If the construction does get underway later this year, that would force Burroughs and Burbank to be displaced for two seasons — at the least.
The Indians have the added headache of finding a place to practice during the construction.
But for many — like Valencia — who have been waiting for a new venue to finally be constructed, they are bracing for another delay. They aren't convinced in the least that work will be started in November or December.
"Who knows," Valencia said. "We just want it to get done and we're hoping that they are going to do a good job when they do finally build it."
The district estimates the construction to take 12-14 months to complete. The project consists of a new football field with artificial turf, rubberized track surface and new stadium seating. In addition, new lighting, landscaping, ticket booths, fencing, signage, restrooms and concession stands under the bleachers will also be a part of the project.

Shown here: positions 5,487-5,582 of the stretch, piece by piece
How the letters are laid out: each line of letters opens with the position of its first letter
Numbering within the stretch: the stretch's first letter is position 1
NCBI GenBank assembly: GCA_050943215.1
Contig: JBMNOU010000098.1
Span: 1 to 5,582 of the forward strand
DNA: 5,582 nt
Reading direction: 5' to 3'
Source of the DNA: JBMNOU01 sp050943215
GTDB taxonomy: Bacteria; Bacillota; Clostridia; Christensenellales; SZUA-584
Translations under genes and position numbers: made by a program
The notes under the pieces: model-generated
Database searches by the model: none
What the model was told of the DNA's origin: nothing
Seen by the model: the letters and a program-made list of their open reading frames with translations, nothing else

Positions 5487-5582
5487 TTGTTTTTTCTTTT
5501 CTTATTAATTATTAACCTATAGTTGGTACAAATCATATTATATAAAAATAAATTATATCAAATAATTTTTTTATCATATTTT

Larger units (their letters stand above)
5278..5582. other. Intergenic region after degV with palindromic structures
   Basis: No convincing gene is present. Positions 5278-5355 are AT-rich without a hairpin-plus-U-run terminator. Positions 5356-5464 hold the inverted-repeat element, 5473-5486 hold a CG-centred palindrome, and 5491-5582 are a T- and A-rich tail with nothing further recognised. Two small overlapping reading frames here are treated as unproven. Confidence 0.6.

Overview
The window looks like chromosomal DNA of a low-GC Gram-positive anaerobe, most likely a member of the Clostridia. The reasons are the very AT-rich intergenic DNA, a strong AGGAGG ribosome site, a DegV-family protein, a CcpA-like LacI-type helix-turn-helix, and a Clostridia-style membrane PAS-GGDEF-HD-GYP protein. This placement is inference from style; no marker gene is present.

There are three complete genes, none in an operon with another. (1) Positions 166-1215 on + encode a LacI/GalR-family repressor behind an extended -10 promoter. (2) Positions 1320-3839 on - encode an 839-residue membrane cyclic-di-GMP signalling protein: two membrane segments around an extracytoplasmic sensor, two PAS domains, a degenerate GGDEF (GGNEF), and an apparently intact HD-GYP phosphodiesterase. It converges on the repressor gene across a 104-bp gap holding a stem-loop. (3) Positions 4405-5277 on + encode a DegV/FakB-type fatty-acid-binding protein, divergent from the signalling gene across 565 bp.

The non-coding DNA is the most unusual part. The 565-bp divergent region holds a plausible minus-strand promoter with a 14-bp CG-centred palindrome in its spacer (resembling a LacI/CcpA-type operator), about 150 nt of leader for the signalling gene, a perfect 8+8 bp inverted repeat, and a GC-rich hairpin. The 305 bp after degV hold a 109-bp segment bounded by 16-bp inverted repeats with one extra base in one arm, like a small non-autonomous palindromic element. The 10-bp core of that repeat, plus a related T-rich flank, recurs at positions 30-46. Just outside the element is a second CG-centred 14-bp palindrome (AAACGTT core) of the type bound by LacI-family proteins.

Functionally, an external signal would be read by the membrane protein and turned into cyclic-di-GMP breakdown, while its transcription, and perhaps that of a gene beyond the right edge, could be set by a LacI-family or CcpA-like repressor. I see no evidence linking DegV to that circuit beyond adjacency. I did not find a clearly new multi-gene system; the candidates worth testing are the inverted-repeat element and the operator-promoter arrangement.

There will also be two new plaza entrances that will be built on both sides of the stadium.
The estimated cost of the project is more than $12 million, with the majority of funds coming from the city of Burbank.
Since the 1940s, Memorial Field has served as the home venue for the Indians, as well as Burbank High. In recent years, even Bellarmine-Jefferson has called its cozy confines home.
The field has been the home of the Big Game rivalry between Burroughs and Burbank for more than 60 years.
The rivalry began in 1949, when All-American Paul Cameron and Pere LiPera — who would later become the Burbank coach — led the Bulldogs to a 12-7 win against Burroughs, which had been converted from a junior high.
The Indians got revenge the next year, however, as Louis Elias waded through "Lake Memorial" on a 41-yard carry for the game's only score, as the Indians won, 6-0.
When the Bulldogs defeated the Indians, 28-21, last year, it was supposed to be the final Big Game rivalry game at the old stadium. However, with the current delays, the teams will go at again in November at Memorial Field.